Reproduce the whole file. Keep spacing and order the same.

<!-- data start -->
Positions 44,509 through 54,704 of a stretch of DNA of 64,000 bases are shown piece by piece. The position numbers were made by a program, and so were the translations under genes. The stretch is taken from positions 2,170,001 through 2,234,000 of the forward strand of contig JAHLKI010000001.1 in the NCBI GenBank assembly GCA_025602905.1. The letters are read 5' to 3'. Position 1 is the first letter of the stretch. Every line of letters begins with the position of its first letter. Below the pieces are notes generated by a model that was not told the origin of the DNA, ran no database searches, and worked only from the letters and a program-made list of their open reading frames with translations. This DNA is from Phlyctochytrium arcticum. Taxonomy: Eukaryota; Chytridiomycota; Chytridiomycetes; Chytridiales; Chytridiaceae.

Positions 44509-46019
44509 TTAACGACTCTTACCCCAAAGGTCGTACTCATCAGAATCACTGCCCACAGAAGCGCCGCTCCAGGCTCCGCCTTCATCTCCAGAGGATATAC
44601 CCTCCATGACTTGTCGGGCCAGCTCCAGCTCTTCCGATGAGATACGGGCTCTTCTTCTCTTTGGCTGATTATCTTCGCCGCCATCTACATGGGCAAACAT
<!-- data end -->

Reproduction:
Positions 44,509 through 54,704 of a stretch of DNA of 64,000 bases are shown piece by piece. The position numbers were made by a program, and so were the translations under genes. The stretch is taken from positions 2,170,001 through 2,234,000 of the forward strand of contig JAHLKI010000001.1 in the NCBI GenBank assembly GCA_025602905.1. The letters are read 5' to 3'. Position 1 is the first letter of the stretch. Every line of letters begins with the position of its first letter. Below the pieces are notes generated by a model that was not told the origin of the DNA, ran no database searches, and worked only from the letters and a program-made list of their open reading frames with translations. This DNA is from Phlyctochytrium arcticum. Taxonomy: Eukaryota; Chytridiomycota; Chytridiomycetes; Chytridiales; Chytridiaceae.

Positions 44509-46019
44509 TTAACGACTCTTACCCCAAAGGTCGTACTCATCAGAATCACTGCCCACAGAAGCGCCGCTCCAGGCTCCGCCTTCATCTCCAGAGGATATAC
44601 CCTCCATGACTTGTCGGGCCAGCTCCAGCTCTTCCGATGAGATACGGGCTCTTCTTCTCTTTGGCTGATTATCTTCGCCGCCATCTACATGGGCAAACAT